Birch Bay resident uses retirement to write books on education system

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After nearly 60 years in the education system as a student and educator, Birch Bay resident Steve Morse is using his retirement to write books on his experience in teaching, now sold at Village Books in Bellingham and on Amazon.

Morse, who spent most of his career in schools before retiring in 2019, detailed those experiences in his first book, “Sixty Years in the Schoolhouse: Life After the Bell A Memoir” published in 2020 and a second book, “Boarding through the Storms,” published in 2021.

Morse didn’t have the best time as a student, which inspired him to make changes, particularly to how students are disciplined.

Morse’s school days took place in Auburn, but he taught mostly in Whatcom County. He taught at Fisher Elementary School in Lynden in the ’80s before he became principal at Silver Beach Elementary in 1992, then Roosevelt Elementary School in 2000 and Sunnyland Elementary School in 2017.

“As an educational system, we should be teaching kids social skills and how to behave and act in a way that will help them manage their lives happily, instead of in constant conflict,” he said. “We should be teaching, not disciplining.”

Rather than suspending students for misbehaving, Morse said he tended to take a restorative justice approach that taught them how to be good community members. For example, a student who vandalized property was shown how they hurt their surroundings, including the custodian, and then asked to help the custodian and create a presentation about taking care of the school. A student who fought another student would be asked to create a plan to resolve conflict nonviolently, apologize to the other student and make restitution, such as doing chores to replace a shirt torn in the fight, Morse said.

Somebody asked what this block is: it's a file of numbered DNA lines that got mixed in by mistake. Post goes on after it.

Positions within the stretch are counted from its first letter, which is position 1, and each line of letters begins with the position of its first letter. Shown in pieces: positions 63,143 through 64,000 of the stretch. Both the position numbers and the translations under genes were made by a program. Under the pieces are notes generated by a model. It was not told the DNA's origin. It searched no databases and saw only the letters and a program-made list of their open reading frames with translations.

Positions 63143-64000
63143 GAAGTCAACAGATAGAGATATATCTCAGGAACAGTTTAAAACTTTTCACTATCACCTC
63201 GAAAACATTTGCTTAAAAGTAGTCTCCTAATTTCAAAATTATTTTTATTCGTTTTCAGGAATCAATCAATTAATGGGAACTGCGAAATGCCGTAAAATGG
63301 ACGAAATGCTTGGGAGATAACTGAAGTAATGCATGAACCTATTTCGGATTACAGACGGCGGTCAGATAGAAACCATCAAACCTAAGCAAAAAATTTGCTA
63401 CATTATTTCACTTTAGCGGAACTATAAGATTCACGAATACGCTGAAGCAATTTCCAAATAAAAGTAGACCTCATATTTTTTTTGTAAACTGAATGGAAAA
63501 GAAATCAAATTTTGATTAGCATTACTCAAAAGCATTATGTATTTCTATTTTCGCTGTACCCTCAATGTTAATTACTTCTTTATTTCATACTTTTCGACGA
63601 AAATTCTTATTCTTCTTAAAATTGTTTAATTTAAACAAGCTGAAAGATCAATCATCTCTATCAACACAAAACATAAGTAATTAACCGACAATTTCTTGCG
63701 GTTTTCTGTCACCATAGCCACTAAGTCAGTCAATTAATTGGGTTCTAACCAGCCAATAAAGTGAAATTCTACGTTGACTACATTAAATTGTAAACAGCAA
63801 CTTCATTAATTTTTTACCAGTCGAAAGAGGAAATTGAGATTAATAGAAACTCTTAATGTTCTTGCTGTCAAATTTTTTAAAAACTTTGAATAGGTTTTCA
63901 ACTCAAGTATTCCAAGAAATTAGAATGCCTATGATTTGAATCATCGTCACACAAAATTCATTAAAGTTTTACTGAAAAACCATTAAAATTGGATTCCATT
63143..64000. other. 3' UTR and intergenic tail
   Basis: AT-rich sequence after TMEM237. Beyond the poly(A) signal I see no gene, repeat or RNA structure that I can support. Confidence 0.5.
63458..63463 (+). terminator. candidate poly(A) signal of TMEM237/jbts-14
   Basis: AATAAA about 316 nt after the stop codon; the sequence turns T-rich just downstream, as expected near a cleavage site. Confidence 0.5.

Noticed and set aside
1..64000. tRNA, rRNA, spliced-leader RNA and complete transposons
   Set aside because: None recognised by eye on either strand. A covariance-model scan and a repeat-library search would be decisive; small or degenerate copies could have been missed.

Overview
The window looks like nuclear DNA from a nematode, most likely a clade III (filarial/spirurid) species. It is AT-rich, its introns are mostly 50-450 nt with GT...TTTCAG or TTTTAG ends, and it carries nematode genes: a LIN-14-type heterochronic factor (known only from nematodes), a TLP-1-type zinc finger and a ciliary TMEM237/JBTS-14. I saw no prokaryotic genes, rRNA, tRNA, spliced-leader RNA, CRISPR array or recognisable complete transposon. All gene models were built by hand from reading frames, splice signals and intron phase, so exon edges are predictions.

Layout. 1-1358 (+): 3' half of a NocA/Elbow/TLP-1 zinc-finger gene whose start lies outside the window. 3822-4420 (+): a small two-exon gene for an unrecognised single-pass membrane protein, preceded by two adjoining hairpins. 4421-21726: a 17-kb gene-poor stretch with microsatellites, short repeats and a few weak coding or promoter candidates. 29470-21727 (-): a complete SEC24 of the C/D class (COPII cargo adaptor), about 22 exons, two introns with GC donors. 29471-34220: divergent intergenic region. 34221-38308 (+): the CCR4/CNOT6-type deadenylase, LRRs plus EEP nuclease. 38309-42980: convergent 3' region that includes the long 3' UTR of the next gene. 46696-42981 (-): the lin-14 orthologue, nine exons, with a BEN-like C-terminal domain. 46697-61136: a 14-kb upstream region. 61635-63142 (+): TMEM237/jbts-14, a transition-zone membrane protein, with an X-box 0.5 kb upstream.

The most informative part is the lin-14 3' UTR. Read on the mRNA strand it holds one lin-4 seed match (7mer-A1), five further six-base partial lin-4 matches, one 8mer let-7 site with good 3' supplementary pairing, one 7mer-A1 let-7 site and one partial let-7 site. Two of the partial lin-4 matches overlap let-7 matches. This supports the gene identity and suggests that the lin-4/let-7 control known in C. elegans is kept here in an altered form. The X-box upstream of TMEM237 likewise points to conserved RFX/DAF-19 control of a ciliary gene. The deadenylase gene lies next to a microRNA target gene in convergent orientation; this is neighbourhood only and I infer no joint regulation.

“We tried to help students realize that their actions had an impact on the target, the school community, and themselves,” he said. “Rather than excluding a child for misbehavior, we wanted to find a way to positively include them and heal the community.”

Morse felt like an outlier and saw that schools were in need of more teachers who could relate to struggling students, but found teachers were successful students who liked school.

Feeling like an outlier isn’t the only struggle Morse has experienced. He, like many, has had tough experiences throughout his life from being chased by bullies every day in third grade to being called names by teachers, which he describes in his books Through this storytelling, Morse said he would like to help people feel okay by realizing they are not alone in their struggles.

Morse said he hopes to bring awareness that everyone is dealing with something, regardless of what it looks like on the outside.

After retiring two years ago, Morse continues to stay involved with restorative justice and juvenile detention through virtual workshops he’s presented to King County high schools. Village Books proceeds from “Sixty Years in the Schoolhouse: Life After the Bell A Memoir” are donated to the Bellingham Public Schools Foundation. He is currently working on his third book, tentatively titled “Biking Downhill with No Brakes” that will be short stories from Morse’s life slated for publication early 2022.

Grace McCarthy contributed to reporting this article.

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